While touring in Canada a couple of months ago, Del Shannon recalls getting a phone call from a booking agent in England, who berated him with, "Gene Pitney's No. 1 over here and (Roy) Orbison's No. 2. What are you doing? Are you sleeping?"
The 49-year-old singer of "Runaway," "Keep Searchin'," "Hats Off to Larry" and other early '60s classics has yet to match the recent re-emergence of his ante-Beatles contemporaries, but he most certainly hasn't been hibernating. Shannon has been playing about 100 dates a year, spread among Europe, Japan, Australia and the states. (He performs in Disneyland's "Blast to the Past" series this weekend.) Reached by phone in Reno where he had just finished a benefit show for the Special Olympics, Shannon said he has also been busy writing songs and recording.
Coincidentally, around the time he got the call from England, Shannon had started work on a song, "Walk Away," that could propel him back into the mainstream. Due out in Australia next week, and still pending an American deal, "Walk Away" boasts an authoring and production assist from old friends Tom Petty and Jeff Lynne, who helped the late Roy Orbison to his final success.
There has been an understandable amount of speculation that Shannon might be tapped to fill the vacancy left in the Traveling Wilburys by Orbison's lamented death last December. Along with Shannon's friendship with Lynne and Petty, he also shared certain qualities with Orbison: a distinctive, wide-ranging voice, and melancholy, driven songs that spoke from the vantage of an unwilling loner.
But Shannon said rumors of his joining the Wilburys are no more than that. "It's a nice rumor, and I do know Jeff, Tom and George quite well, but it hasn't been mentioned to me at all, not even hinted. And it's certainly not my business to bring it up with them. But it seems the more I deny it, the more people think I'm going to be in it."
Shannon said he thinks that the Wilburys are one of the best things going of late. "I loved the album. I called Jeff as soon as I heard it and told him it knocked me out. Today I can hear six songs in a row on certain stations and they all sound the same, same production, same drum machine. It's boring, and I don't hear any voices . I think that's what the Wilburys did well; you hear voices, guitars and drums again. People have to be turned on to basic rock 'n' roll again."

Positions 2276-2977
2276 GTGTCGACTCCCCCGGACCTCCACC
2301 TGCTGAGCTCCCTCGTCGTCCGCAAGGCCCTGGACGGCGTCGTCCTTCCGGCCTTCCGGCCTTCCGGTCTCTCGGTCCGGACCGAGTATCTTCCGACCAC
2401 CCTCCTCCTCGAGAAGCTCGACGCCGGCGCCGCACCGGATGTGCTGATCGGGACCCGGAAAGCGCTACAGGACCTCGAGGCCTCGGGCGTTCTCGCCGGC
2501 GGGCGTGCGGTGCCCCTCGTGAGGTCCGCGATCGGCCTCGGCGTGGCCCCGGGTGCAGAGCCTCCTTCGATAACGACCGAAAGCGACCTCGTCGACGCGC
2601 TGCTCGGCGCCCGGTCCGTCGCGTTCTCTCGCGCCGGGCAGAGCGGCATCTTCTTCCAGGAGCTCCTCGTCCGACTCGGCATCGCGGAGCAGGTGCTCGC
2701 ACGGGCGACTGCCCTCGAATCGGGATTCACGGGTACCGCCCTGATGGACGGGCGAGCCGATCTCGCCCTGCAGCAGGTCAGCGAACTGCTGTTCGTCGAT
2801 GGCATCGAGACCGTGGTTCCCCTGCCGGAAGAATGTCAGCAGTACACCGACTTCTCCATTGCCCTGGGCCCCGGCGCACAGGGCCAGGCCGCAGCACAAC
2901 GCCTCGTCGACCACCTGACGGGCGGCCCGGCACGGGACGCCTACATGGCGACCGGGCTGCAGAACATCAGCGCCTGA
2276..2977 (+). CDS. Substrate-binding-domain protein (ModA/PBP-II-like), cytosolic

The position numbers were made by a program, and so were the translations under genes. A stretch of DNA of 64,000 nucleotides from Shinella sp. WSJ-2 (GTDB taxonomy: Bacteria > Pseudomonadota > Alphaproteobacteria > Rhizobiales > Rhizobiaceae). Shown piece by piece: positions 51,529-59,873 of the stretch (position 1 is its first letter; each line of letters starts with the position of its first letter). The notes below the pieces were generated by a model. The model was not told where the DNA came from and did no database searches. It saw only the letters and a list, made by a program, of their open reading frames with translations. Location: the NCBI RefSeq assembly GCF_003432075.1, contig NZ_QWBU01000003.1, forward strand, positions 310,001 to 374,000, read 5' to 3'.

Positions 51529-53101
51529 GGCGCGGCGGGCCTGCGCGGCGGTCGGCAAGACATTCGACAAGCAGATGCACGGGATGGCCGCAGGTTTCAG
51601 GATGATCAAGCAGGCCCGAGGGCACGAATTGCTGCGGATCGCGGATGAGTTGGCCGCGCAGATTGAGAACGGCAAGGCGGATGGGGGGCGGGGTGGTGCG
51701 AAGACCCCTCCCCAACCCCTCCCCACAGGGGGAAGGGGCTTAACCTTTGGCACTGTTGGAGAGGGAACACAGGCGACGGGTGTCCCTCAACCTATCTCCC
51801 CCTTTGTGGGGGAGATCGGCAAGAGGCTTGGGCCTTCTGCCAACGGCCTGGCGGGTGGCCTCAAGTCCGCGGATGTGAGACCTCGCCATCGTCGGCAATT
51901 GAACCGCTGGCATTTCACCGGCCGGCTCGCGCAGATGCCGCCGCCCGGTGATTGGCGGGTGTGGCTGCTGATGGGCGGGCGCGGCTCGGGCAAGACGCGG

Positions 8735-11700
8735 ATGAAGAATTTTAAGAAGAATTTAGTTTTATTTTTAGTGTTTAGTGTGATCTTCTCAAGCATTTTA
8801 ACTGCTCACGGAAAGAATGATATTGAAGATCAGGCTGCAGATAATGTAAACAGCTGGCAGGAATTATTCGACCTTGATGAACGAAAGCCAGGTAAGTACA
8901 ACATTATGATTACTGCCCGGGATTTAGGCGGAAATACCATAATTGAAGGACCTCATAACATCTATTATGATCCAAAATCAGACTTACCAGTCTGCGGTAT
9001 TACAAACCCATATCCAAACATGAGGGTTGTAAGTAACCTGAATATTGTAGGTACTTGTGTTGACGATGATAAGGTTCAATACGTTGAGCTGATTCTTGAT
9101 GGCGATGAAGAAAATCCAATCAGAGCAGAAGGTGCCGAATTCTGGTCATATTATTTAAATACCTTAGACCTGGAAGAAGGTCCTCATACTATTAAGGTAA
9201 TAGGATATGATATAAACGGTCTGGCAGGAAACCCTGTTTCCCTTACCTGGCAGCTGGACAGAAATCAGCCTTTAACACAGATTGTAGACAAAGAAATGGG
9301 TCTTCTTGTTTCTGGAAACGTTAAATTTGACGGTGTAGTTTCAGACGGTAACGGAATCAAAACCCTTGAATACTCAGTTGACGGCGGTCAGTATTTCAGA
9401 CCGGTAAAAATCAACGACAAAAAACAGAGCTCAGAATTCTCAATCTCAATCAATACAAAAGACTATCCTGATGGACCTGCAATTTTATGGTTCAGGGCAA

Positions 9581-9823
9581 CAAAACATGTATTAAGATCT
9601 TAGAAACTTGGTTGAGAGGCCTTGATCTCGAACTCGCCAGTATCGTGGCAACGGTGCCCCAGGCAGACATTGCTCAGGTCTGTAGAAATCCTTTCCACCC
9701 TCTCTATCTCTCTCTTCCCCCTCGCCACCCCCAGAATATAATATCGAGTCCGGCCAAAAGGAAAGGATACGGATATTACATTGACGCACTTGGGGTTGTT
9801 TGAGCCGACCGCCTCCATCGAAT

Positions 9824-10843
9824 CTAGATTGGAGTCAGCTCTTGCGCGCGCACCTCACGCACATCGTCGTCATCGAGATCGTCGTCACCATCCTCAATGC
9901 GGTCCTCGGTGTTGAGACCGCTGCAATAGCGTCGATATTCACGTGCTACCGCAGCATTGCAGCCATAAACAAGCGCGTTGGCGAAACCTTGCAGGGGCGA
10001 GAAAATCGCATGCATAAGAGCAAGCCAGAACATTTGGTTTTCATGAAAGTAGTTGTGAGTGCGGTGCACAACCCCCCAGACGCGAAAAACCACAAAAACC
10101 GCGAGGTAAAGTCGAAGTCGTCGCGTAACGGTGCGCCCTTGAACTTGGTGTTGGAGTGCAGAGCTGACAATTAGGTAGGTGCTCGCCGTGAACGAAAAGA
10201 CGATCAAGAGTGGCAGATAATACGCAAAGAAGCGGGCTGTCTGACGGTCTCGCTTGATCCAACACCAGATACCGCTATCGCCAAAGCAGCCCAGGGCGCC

Where some performers can grow resentful of their oft-repeated oldies, Shannon said he doesn't have any trouble warming up to his old songs. "If the band is hot and the sound system is OK, I just automatically get into doing them. It's my job, and I feel great doing it. If it's a whole show of my own, I'll do more of what I think Del Shannon is. But for shows like Disneyland, I'll just do mainly hits. That's what they want to hear. I don't want to bore people. If I wanted that much to play nothing but 12 new songs, then I should go do it in a bar somewhere for peanuts."
Shannon's most requested song was also his first record, 1961's "Runaway," which had originated during an on-stage jam in a Battle Creek, Mich., nightclub. He composed the lyrics the following day, while working at a carpet store. At that point Shannon was Charles Westover, the name he had been born with in Coopersville, Mich., in 1939. "Shannon" had been the name of a wrestler he had met. His boss at the carpet store had bought a Cadillac Coupe de Ville, and the "Del" was a contraction of that.
Following an early interest in music sparked by country singers Hank Williams, Lefty Frizzell and Carl Smith, Shannon grew serious about playing music after winning a talent contest when he was in the Army.
Starting with "Runaway," which spent 17 weeks at the top of the charts, he released a series of hits that may have been matched only by Orbison in adding a sense of foreboding and shadow to the pop charts. In his songs, Shannon was always walking alone, being deceived, going to pieces, searching for a place to hide and looking over his shoulder for the stranger in town.
"Nobody thinks mystery writers go around killing people," Shannon said, "but they always seem to assume singers are singing about themselves, especially if you write melancholy songs like me. Actually lots of those feelings were true, though maybe not when I wrote them. I think some came from a well of experiences, like being rejected when I asked a girl out when I was 13. And then, I wrote a lot of songs in those days which came true later in life."
Though Shannon was better prepared to face the British invasion than many of his contemporaries--he had starred in shows with the up-and-coming Beatles in England, and was the first American artist to cover one of their songs with "From Me to You" in 1963--he faced other troubles in the mid-'60s.